Barbados and other Caribbean countries are being warned to speed up the addressing of concerns relating to the perception of Government corruption.
This caution came on Tuesday as the issue of transparency was placed under the microscope at the ninth Annual IDB Group Caribbean Civil Society meeting, which was held at the Hilton Resort under the theme Citizen Engagement for Transparency.
During a panel discussion, which focused on How Civil Society can Strengthen Transparency and Reduce Corruption in the Caribbean, officials said while the region had done some work over the years to address corruption, it was simply not enough.
IDB Manager for the Caribbean Therese Turner-Jones urged authorities to come up with policies to ensure a decrease in corruption and an increase in accountability.
Making reference to the Global Corruption Barometer 2019, which showed that 37 per cent of respondents in Barbados believed corruption increased in the last twelve months, the IDB official said this was a cause for concern.
She expressed disappointment that of the countries represented at today’s forum – Barbados, The Bahamas, Suriname, Trinidad and Tobago, Jamaica and Guyana – Barbados was still lagging when it came to the implementation of Freedom of Information legislation.
“It is really important that citizens have the right to ask for information to answer the questions that they need if something is problematic. It is not just about having that legislation in place, the legislation has to be carried out in such a way that it doesn’t take me two years or three years to get the information I am asking for. It really ought to come out quickly,” she said, adding that such legislation was critical to the process of improving the corruption perception.
Turner-Jones lauded Government’s efforts to digitize its processes, noting that a digital platform is really the way to go.
She said based on a recent IDB study on how residents interact with Government, almost 90 per cent of transactions between citizens and Governments were done face-to-face and it often takes more than one visit to get the transactions completed and on average about four hours were spent carrying out one transaction.
Describing it as an “appalling use of time”, Turner-Jones said with a digital platform that situation would improve and it would save time and money.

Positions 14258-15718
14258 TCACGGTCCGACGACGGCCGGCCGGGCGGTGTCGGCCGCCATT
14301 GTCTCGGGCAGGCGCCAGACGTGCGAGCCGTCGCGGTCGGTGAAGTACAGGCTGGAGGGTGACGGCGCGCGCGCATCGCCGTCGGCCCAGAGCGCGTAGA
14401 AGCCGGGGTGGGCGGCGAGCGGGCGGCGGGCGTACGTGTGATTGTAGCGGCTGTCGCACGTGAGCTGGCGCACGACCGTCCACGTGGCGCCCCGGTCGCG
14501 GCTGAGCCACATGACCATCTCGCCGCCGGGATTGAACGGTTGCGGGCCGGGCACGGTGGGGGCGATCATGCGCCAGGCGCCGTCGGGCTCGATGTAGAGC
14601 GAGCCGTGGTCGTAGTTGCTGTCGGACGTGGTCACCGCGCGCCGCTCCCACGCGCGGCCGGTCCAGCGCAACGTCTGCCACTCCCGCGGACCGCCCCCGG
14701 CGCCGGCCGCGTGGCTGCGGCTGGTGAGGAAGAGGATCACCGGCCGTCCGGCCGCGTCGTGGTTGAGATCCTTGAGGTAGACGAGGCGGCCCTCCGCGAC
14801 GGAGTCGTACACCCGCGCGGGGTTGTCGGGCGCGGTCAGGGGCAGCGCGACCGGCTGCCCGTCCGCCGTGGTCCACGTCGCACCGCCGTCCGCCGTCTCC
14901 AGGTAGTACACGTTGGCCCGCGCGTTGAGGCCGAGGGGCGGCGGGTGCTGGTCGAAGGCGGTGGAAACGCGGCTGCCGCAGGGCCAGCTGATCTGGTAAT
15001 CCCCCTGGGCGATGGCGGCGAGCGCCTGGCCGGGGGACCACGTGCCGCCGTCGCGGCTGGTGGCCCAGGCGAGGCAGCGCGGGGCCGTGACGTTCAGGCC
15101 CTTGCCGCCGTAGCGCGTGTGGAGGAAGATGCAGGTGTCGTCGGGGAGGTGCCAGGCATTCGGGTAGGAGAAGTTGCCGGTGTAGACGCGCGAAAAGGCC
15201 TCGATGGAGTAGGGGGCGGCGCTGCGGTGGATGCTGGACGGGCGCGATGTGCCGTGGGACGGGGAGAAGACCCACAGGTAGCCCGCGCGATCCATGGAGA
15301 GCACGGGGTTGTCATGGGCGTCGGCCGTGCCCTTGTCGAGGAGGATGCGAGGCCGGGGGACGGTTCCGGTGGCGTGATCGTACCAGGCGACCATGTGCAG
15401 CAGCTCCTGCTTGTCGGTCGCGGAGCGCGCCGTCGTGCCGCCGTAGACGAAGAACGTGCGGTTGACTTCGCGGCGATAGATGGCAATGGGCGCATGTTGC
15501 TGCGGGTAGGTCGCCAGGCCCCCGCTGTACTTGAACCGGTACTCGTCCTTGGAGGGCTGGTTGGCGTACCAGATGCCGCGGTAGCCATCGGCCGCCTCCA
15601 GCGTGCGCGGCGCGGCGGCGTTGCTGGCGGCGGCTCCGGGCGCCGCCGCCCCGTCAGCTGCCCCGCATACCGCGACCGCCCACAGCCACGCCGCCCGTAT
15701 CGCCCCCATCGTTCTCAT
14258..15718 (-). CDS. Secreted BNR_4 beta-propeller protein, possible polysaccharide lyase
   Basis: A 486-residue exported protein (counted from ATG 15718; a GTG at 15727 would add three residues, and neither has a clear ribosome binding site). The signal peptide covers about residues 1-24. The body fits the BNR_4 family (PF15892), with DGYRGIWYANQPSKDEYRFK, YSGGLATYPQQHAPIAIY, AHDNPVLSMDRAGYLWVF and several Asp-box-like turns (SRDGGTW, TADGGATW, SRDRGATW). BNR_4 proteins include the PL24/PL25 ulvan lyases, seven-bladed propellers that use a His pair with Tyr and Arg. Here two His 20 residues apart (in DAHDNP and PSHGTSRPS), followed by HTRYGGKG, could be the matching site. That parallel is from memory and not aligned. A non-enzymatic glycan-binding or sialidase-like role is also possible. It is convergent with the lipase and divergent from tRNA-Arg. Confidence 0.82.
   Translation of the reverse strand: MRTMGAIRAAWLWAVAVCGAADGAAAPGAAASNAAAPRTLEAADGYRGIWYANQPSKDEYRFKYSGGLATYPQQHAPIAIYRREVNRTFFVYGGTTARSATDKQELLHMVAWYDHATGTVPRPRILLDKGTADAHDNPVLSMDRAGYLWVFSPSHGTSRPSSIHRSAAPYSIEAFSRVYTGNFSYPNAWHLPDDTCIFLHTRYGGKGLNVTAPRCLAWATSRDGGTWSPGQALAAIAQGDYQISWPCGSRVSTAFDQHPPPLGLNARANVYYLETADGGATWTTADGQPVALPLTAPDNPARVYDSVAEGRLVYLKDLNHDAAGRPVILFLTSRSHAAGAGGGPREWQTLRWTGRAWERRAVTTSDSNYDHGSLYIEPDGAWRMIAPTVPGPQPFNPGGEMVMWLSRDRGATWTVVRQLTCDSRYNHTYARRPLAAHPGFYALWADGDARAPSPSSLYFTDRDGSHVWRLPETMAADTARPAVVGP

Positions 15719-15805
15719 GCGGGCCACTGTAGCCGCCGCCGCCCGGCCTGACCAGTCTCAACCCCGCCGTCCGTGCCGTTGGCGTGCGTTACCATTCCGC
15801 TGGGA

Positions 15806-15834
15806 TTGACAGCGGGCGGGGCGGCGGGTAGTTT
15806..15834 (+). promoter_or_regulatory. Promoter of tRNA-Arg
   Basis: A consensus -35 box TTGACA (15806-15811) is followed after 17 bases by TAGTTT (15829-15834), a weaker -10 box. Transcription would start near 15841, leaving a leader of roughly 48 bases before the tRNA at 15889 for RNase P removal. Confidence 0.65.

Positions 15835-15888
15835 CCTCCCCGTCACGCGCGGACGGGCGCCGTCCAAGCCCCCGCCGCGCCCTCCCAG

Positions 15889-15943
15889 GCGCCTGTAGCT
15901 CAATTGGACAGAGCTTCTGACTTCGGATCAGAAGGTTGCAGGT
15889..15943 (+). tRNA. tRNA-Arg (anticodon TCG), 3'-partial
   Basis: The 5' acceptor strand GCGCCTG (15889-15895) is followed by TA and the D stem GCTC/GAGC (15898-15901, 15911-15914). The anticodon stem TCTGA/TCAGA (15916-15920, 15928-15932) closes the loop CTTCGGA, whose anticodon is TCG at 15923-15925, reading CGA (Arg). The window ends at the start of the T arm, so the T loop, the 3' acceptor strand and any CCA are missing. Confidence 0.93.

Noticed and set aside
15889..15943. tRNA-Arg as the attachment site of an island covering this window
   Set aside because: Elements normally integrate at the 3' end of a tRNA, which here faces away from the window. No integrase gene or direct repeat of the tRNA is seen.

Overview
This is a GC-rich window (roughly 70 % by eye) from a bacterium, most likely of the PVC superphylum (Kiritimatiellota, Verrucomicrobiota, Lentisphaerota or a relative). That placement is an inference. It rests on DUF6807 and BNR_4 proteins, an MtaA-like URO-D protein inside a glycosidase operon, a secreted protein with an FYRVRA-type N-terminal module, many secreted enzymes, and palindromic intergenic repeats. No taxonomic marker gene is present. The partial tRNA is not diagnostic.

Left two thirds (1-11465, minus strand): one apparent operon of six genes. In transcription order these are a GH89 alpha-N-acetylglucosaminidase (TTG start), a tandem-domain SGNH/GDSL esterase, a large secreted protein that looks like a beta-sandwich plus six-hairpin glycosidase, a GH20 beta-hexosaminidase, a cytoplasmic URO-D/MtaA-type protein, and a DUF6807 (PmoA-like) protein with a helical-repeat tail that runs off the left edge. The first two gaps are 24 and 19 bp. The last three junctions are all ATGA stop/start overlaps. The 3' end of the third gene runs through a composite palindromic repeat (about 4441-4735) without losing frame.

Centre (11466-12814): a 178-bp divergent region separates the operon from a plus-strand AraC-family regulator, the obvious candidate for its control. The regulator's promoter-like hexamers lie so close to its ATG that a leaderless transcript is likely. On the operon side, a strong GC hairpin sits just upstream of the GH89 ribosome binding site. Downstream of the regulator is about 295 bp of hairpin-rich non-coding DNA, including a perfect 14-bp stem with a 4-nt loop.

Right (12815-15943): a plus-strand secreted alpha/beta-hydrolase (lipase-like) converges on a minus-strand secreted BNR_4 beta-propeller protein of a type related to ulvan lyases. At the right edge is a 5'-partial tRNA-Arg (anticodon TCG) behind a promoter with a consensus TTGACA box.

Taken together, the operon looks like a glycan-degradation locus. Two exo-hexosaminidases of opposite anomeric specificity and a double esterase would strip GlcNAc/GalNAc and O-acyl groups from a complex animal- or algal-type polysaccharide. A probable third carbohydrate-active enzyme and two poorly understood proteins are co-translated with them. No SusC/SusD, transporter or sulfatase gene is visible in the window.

The IDB official said civil society had a significant role to play in lowering the perception of corruption and increasing transparency, saying she was aware some of them were already “putting out information and putting pressure on Governments to get outcomes”.
Minister in the Ministry of Economic Affairs and Investment Marsha Caddle gave the assurance that the Freedom of Information legislation was coming, adding that Government was being very careful to avoid the mistakes made in other countries.
She said Government was first putting various systems in place and “building a culture of sharing, integrity and trust”.
However, Jeanette Calder, Executive Director of the Jamaica Accountability Meter Portal – a committee set up to measure accountability in Government in that country – expressed disappointment that Barbados was still behind when it came to the passing of Freedom of Information Act.
“I was very disappointed in finding out that Barbados is not yet in a position to offer this to their citizens,” said Calder, while pointing out that in the case of Jamaica, there has been an improvement in the turnaround time for individuals getting information requested from Government ministries and departments.
She disagreed that systems had to first be put in place and a culture change encouraged, adding that the legislation would be enough to tackle those concerns.
“There is so much that Barbados can benefit from the mistakes that Jamaica and other countries have made. You are actually ahead of the game if you are to provide the citizens with this legislation,” said Calder.
IDB Vice President for Countries Alexandre Meira da Rosa said it was evident that work has been done in the Caribbean and Latin America to improve transparency, digitization of Governments, and citizens’ trust in Government and in each other, but there was still a lot more work to be done.
He said: “Higher levels of trust between citizens and Government call for better policies, better governance and better wellbeing, which have a lot to do with transparency.”